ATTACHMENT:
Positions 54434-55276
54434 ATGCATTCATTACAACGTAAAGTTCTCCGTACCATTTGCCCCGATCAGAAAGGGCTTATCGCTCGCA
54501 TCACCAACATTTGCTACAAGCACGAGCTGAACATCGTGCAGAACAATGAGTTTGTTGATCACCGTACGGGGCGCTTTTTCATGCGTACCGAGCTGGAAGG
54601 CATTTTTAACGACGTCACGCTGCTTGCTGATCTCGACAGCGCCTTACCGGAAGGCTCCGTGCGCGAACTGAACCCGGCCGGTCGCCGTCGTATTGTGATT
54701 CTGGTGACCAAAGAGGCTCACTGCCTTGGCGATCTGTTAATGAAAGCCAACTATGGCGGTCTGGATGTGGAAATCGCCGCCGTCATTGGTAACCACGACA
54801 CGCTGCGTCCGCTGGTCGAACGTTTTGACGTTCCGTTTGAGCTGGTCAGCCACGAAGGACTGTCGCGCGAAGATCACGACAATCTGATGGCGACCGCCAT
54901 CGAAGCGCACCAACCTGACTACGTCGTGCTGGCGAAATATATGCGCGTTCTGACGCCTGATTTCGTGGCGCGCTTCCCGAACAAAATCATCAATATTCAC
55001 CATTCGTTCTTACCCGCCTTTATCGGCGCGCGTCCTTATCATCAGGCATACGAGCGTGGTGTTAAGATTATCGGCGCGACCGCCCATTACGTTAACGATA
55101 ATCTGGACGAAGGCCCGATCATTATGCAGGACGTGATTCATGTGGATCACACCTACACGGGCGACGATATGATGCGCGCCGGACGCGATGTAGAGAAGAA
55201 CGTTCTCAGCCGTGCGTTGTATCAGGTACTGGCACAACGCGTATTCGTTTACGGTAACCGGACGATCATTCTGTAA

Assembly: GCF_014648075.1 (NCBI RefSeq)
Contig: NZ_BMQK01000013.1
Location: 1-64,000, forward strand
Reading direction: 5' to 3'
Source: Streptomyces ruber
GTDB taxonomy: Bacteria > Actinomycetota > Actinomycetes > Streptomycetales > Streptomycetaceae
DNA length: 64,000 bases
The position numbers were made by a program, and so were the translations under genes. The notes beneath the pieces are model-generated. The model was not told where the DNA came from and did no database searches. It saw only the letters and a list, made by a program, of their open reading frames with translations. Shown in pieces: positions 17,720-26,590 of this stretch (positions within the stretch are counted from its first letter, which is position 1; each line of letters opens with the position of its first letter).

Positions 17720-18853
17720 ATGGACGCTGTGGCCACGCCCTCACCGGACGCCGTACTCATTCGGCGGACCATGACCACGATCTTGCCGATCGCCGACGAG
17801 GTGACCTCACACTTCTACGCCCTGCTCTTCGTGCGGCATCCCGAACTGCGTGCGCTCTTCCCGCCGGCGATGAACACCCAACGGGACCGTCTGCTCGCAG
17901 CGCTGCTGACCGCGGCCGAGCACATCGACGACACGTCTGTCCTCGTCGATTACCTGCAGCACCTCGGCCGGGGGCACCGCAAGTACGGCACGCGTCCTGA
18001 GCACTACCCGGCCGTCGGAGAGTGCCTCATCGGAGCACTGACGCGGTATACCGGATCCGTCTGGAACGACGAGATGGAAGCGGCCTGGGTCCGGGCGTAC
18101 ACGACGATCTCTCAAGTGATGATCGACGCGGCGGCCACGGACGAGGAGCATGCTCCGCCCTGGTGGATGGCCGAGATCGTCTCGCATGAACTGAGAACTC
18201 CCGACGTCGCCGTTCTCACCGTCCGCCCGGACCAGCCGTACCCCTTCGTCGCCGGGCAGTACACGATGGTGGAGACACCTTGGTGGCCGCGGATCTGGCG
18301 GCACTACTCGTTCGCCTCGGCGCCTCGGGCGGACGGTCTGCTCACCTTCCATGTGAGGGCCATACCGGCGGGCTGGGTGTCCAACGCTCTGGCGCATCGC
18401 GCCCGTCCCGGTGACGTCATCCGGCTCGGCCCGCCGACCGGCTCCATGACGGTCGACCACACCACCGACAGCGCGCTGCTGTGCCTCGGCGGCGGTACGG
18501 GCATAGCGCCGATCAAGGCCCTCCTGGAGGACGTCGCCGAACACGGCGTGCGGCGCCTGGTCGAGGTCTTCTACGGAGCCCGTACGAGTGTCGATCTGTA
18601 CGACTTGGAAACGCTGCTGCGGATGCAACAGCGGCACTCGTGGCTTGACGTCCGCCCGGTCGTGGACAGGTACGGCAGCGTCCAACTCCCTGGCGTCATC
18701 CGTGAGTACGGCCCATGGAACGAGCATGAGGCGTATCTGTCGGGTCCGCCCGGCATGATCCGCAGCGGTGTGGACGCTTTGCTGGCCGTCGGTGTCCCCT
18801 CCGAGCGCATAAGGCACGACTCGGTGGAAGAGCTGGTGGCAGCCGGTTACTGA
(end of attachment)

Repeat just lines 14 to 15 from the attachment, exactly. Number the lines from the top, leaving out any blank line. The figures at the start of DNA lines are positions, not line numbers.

Reading direction: 5' to 3'
Source: Streptomyces ruber